When Blanche meets Mitch, she realises that her is someone who can give her a sense of belonging and who is also captivated by her “girlish” charms. She deceives him into thinking her, as she would like to be –prim and proper – however, as she later tells Mitch: “Inside, I never lied”. Her essential nature and being have been changed by her promiscuity – She gave her body to any man, but it would appear, that to Mitch, she is ready to give her whole being. Mitch falls in love with Blanches world of
Blanche deals with many issues the loss of loved ones, the loss of the family estate, the inability to deal with reality, rejection from others, and the rape by Stanley. Blanche has also become independent and assertive which is not the typical norm of a southern woman. She has been forced into a world she is not prepared for. Because of this Blanche begins to live in her own world, her own little fantasy. She also uses alcohol and sexual promiscuity to escape from the loneliness she has endured since her husband’s death. Williams shows us through the way Blanche speaks to the paper boy;
Blanche's tragic flaw that cause her downfall or hamartia is her reliant on men, so much so that she makes choices and does things that are morally questionable. She manipulates and lies to potential suitors to make herself seem more attractive and younger-which in her mind is the only way a man will love her. She does this with Harold "Mitch" Mitchell and it seems to be working until Mitch is informed of all the lies he's been fed, at which point Mitch breaks up with Blanche and leaves her vulnerable for Stanley to
Blanche needs Mitch as a stabilizing force in her life; if her relationship with him fails, she knows she faces a world that offers few prospects for a financially challenged, unmarried woman approaching middle age. She tacitly admits to Mitch that she needs him when she accepts his embrace, but her fears of acknowledging her past and current situation overpower her and prevent her from telling the full truth. She hides her past not only from Mitch, but also from herself because to acknowledge it is to also admit the unhealthy choices she has made. When Stanley tells Mitch about Blanche’s blemished past Mitch recognizes that Blanche’s deceptions have relied on a symbolic and literal darkness which obscures reality. When Mitch asks Blanche to be honest about herself she says, “I don’t want realism. I want Magic! I don’t tell truth, I tell what ought to be the truth” (145). In these lines Blanche clearly expresses her desire not to deal with reality; this inability to face her circumstances signifies that Blanche is not recovering from her mental stress, but rather descending further into it. Blanche becomes desperate and delusional and her descent into mental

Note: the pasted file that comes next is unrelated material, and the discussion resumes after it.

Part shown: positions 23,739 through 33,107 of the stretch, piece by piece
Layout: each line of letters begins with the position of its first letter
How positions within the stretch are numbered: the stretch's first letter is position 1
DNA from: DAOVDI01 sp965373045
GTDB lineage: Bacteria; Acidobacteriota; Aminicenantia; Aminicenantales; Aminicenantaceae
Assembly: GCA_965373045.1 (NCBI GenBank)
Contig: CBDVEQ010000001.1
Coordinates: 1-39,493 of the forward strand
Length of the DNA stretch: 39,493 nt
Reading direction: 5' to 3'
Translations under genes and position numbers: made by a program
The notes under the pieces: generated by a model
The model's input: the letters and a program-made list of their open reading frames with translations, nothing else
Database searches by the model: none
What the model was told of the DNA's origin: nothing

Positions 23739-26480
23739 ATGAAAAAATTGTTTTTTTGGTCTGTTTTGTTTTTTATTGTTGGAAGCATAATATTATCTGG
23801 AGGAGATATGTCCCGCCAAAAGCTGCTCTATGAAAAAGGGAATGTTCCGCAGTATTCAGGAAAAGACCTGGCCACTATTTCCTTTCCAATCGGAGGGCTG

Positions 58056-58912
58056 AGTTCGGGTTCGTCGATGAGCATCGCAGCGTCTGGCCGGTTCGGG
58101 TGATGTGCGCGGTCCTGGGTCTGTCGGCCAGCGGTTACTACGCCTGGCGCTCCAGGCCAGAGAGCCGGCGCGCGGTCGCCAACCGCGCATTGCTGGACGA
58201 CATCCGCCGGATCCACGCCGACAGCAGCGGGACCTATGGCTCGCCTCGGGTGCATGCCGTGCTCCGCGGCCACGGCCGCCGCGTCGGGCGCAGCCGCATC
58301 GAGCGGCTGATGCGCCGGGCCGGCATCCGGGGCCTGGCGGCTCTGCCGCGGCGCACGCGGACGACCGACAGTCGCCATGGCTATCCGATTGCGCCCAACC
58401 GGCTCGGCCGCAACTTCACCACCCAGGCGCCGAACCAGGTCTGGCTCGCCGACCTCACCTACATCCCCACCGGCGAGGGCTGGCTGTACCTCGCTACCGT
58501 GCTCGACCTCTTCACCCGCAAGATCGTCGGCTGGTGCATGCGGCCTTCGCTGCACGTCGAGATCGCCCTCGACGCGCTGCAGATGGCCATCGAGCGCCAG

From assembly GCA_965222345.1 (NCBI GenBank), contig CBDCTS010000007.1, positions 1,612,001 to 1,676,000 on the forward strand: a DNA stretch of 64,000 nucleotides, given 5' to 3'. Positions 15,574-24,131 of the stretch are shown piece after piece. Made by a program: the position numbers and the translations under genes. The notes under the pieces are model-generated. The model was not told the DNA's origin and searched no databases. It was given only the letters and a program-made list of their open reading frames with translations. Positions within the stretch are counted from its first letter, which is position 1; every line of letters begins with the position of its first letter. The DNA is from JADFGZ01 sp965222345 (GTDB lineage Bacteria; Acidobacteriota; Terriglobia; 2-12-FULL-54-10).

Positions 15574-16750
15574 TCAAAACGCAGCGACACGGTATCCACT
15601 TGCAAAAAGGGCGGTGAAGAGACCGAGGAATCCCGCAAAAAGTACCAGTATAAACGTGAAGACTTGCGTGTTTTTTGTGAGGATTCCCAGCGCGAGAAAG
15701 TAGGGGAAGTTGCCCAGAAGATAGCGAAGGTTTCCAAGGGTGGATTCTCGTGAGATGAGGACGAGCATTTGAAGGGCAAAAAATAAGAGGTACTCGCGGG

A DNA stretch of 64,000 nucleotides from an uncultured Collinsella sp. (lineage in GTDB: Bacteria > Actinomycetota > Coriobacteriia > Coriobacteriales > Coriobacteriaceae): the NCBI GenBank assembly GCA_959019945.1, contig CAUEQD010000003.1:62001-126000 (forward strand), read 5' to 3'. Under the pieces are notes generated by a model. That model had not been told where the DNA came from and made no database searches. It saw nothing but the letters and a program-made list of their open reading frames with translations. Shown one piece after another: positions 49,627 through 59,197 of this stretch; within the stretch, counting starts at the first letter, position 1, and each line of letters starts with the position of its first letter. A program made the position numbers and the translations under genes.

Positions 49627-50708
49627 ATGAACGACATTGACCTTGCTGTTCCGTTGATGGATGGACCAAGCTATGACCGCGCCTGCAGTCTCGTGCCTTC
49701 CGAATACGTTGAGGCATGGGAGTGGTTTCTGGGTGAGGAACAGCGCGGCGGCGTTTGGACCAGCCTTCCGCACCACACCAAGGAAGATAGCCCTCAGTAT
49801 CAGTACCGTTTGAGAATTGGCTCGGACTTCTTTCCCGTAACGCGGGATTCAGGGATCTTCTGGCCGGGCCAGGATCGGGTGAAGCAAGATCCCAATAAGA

The play A Streetcar Named Desire revolves around Blanche DuBois; therefore, the main theme of the drama concerns her directly. In Blanche is seen the tragedy of an individual caught between two worlds-the world of the past and the world of the present-unwilling to let go of the past and unable, because of her character, to come to any sort of terms with the present. The final result is her destruction. This process began long before her clash with Stanley Kowalski. It started with the death of her young husband, a weak and perverted boy who committed suicide when she taunted him with her disgust at the discovery of his perversion. In retrospect, she knows that he was the only man she had ever loved, and from this early catastrophe
Tennessee Williams was once quoted as saying "Symbols are nothing but the natural speech of drama...the purest language of plays" (Adler 30). This is clearly evident in A Streetcar Named Desire, one of Williams's many plays. In analyzing the main character of the story, Blanche DuBois, it is crucial to use both the literal text as well as the symbols of the story to get a complete and thorough understanding of her.
The arts stir emotion in audiences. Whether it is hate or humor, compassion or confusion, passion or pity, an artist's goal is to construct a particular feeling in an individual. Tennessee Williams is no different. In A Streetcar Named Desire, the audience is confronted with a blend of many unique emotions, perhaps the strongest being sympathy. Blanch Dubois is presented as the sympathetic character in Tennessee William's A Streetcar Named Desire as she battles mental anguish, depression, failure and disaster.
A Streetcar Named Desire is an intricate web of complex themes and conflicted characters. Set in the pivotal years immediately following World War II, Tennessee Williams infuses Blanche and Stanley with the symbols of opposing class and differing attitudes towards sex and love, then steps back as the power struggle between them ensues. Yet there are no clear cut lines of good vs. evil, no character is neither completely good nor bad, because the main characters, (especially Blanche), are so torn by conflicting and contradictory desires and needs. As such, the play has no clear victor, everyone loses something, and this fact is what gives the play its tragic cast. In a